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Loudoun United 2019 USL Championship preview

We look at D.C. United’s USL team before the inaugural kick.

Black and Red United

The coming inaugural season of Loudoun United FC (D.C. United’s USL affiliate) has flown a little quietly under the radar of many observers, but pretty soon many DMV folks will find themselves with the ability to go to a USL Championship game at their convenience and (sort of) in your general neighborhood. So if you’ve not paid much attention to D.C.’s former affiliate Richmond Kickers and you’re new to second division soccer or to Loudoun United, what do you want to know?

So they’ll be able to field a team every week, right?

Just barely! As I write this (Tuesday night) they have 11 officially signed to USL deals, and need 1 more signed to a professional contract to hit minimum. They have a mix of established professionals, youngsters just starting their careers, recruits from abroad who occupy international roster spots, presumably some players loaned from D.C., and most likely some academy players too. So long as they’re registered with the USL, they can be part of the 23-player Game Day Pool. You can have as many as 30 players on each team.

Wait, did you just say international roster spots? Really?

Yes, really! Each team gets 7 international spots per season, and these are tradeable. Loudoun has officially announced five players (Harri Hawkins, Omar Campos, Orlando Sinclair, Ariel Fantoni, Jack-Jean Baptiste) and have already traded their other two spots away so if they want anyone else, they’ll have to acquire spots, likely for cash.

Other than the internationals, who else is on the team?

Loudoun has two goalkeepers: USL veteran Calle Brown and rookie Colin Miller. They also have three guys (Peabo Doue, Shinya Kadono, Kyle Murphy) who were on trial with D.C. in preseason. You’ll probably have some D.C. United players like Donovan Pines and Antonio Bustamante find some time with Loudoun, along with some current and former Academy players.

Wait, CURRENT Academy kids can play with the USL team? How can they do that?

Well, the USL has built in a rule where up to 5 Academy players can play without counting towards the overall roster total (anyone beyond those five will count towards the roster). So current Academy players like Griffin Yow, Bryang Kayo or even Moses Nyeman could play for Loudoun without having to occupy a roster spot. As long as they’re under 21, have never competed in an NCAA program or register with FIFA, they’re good to go.

If this is like Triple-A for soccer, can Loudoun players get recalled or promoted to D.C.?

Recalled? Yes. You can sign players to Short-Term (no more than 4 day) agreements from the USL affiliate to your MLS club, for competitions like U.S. Open Cup, Concacaf Champions League or friendlies. You can only sign a player to 4 of those agreements each season. D.C. can place priority on up to 3 USL players to sign to MLS deals, which requires placement on the team’s Discovery List.

Is there anyone in this year’s squad that could get promoted?

Ask me again when Loudoun starts playing games that count, jeez! If I were to guess right now, I’d think Sinclair and Kadono could fit that bill, but that’s partly because D.C. are a little empty at forward. Baptiste and Fantoni are being talked up by Technical Director Dane Murphy so they could be viable, albeit on a longer-term development arc.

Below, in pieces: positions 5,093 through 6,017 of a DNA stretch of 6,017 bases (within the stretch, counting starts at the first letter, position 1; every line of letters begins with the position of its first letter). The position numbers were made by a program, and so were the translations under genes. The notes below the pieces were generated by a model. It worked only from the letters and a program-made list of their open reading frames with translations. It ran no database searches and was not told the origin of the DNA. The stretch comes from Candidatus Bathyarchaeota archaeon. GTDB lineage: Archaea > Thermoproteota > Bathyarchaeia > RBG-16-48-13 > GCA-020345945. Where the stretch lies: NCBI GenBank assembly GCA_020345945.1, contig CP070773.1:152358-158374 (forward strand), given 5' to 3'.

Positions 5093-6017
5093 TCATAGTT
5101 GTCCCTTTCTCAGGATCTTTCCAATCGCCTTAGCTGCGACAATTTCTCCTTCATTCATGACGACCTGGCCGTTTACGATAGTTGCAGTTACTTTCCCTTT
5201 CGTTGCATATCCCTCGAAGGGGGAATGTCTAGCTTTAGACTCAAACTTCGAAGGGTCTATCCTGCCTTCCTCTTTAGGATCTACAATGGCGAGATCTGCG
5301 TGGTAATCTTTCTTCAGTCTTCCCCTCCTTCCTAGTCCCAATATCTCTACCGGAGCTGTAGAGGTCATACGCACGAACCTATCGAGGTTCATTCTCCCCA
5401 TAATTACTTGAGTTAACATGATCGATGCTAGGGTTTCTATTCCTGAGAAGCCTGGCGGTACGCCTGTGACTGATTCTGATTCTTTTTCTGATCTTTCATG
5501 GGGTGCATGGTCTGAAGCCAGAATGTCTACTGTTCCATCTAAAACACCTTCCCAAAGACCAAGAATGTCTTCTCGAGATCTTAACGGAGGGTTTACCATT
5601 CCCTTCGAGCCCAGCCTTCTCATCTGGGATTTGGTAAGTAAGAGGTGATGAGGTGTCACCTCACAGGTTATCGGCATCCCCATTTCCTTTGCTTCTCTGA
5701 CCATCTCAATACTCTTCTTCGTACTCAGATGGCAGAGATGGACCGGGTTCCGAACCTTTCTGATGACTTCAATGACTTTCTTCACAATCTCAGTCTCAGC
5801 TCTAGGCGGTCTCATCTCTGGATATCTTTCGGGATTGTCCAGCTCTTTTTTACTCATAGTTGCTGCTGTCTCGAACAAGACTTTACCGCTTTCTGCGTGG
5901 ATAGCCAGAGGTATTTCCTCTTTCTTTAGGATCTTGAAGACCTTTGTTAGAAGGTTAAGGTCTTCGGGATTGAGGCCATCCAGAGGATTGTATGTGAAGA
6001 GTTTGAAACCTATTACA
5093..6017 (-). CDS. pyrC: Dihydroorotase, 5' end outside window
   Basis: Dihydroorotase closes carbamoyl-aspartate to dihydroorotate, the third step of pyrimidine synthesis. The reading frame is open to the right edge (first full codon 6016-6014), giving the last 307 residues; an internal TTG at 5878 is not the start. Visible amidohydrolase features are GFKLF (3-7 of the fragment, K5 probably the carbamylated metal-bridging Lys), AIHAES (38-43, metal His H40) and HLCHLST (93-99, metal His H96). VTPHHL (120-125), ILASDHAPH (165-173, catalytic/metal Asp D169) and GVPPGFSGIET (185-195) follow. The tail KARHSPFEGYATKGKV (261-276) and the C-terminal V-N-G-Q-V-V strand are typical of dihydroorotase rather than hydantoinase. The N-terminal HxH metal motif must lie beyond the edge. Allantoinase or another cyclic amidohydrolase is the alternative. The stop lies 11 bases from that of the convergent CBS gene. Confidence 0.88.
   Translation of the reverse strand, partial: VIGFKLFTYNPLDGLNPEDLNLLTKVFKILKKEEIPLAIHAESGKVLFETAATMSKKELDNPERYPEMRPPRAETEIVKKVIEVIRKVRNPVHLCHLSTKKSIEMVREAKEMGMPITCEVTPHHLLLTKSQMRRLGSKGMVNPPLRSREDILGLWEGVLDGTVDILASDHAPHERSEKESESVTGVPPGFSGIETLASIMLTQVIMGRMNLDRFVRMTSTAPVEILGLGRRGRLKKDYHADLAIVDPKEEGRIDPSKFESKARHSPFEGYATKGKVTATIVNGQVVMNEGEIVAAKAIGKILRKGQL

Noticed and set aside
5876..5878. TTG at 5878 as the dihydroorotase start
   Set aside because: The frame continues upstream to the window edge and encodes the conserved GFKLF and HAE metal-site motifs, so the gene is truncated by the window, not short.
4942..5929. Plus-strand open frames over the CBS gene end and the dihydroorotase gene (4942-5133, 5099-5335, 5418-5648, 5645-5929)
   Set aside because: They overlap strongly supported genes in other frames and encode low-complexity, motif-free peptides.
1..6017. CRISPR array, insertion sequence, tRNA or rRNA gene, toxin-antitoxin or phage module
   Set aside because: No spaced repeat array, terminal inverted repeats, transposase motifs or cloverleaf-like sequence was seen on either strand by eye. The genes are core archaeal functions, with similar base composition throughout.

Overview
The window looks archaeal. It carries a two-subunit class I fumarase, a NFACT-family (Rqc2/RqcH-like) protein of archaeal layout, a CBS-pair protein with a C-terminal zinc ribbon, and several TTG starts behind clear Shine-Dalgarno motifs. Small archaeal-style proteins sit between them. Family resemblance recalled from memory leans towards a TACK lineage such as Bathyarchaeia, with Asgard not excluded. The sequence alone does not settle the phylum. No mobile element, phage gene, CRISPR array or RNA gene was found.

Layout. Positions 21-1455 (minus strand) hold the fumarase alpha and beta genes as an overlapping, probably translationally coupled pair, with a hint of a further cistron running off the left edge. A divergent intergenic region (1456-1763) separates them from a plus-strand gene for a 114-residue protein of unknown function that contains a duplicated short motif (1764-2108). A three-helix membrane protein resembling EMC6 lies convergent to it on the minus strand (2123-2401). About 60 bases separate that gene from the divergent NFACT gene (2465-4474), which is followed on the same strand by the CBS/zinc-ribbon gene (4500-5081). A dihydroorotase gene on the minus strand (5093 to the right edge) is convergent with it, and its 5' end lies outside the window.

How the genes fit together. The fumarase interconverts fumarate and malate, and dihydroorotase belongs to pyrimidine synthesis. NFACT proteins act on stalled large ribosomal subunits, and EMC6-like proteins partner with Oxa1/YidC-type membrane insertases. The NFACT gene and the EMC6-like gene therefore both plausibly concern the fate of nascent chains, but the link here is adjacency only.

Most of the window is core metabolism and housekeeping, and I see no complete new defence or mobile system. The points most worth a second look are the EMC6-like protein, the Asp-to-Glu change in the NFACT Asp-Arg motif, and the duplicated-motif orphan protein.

Just how good or bad is Loudoun United right now?

Like I said, ask me again when they start playing games that count. That said, since 2014, 10 MLS teams have started USL affiliates, and 5 of them had single-digit win totals in their first season (those same teams have played 34 total USL seasons, and 15 of them have had winning records). Even in a league where 10 of 18 teams in each conference can make the postseason, it may be ugly early on. On the other hand, at least they beat fellow MLS satellite/USL Championship side Bethlehem Steel 2-1 a couple of weeks ago, and followed it up with a 3-2 win over the Richmond Kickers (USL League 1) last week.

Wait, that’s a lot of teams that make the playoffs...and just who are these other teams in the conference?

In the USL Championship, there are 36 teams, but you only play league matches against teams in your conference. Loudoun is in the East, which, duh. Here’s the full list of teams they’ll be seeing on the regular:

USL Championship - Eastern Conference

Team MLS parent club (if any)
Team MLS parent club (if any)
Atlanta United 2 Atlanta United FC
Bethlehem Steel FC Philadelphia Union
Birmingham Legion FC
Charleston Battery
Charlotte Independence
Hartford Athletic
Indy Eleven
Loudoun United FC D.C. United
Louisville City FC
Memphis 901 FC
Nashville SC
New York Red Bulls II New York Red Bulls
North Carolina FC
Ottawa Fury FC
Pittsburgh Riverhounds SC
Saint Louis FC
Swope Park Rangers Sporting Kansas City
Tampa Bay Rowdies

What else should I know?

It generally rolls like MLS, with two exceptions: games are official after 70 minutes in case rain or other inclement event pops up, and a 4th substitute is available in extra time for playoff games. While teams can carry 30 players, they have to submit a roster of 23 players at least 48 hours before kick so IN THEORY, you know who could or couldn’t play.

Bottom line: who should I expect to see start every week?

This is probably incorrect both by names and by formation. Loudoun has played two preseason games, and the one I saw had them line up in a sort of 4-4-2, which would seem to be inconsistent with how the organization wants to look in their 4-2-3-1. Maybe coach Richie Williams will tinker further, but assuming all things are equal and optimal: